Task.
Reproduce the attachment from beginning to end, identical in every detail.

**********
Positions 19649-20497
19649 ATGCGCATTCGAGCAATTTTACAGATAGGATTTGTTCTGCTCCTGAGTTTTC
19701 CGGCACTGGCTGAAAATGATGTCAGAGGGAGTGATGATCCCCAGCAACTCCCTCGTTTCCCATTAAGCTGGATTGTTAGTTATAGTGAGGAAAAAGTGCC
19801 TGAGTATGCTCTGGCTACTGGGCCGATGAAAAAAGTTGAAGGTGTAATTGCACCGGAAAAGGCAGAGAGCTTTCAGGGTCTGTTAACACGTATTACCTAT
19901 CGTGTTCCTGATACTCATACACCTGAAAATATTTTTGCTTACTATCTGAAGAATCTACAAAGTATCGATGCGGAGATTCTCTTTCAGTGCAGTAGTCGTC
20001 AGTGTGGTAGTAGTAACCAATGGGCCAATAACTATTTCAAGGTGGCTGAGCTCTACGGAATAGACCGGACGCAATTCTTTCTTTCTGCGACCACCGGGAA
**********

Positions 19649-20497
19649 ATGCGCATTCGAGCAATTTTACAGATAGGATTTGTTCTGCTCCTGAGTTTTC
19701 CGGCACTGGCTGAAAATGATGTCAGAGGGAGTGATGATCCCCAGCAACTCCCTCGTTTCCCATTAAGCTGGATTGTTAGTTATAGTGAGGAAAAAGTGCC
19801 TGAGTATGCTCTGGCTACTGGGCCGATGAAAAAAGTTGAAGGTGTAATTGCACCGGAAAAGGCAGAGAGCTTTCAGGGTCTGTTAACACGTATTACCTAT
19901 CGTGTTCCTGATACTCATACACCTGAAAATATTTTTGCTTACTATCTGAAGAATCTACAAAGTATCGATGCGGAGATTCTCTTTCAGTGCAGTAGTCGTC
20001 AGTGTGGTAGTAGTAACCAATGGGCCAATAACTATTTCAAGGTGGCTGAGCTCTACGGAATAGACCGGACGCAATTCTTTCTTTCTGCGACCACCGGGAA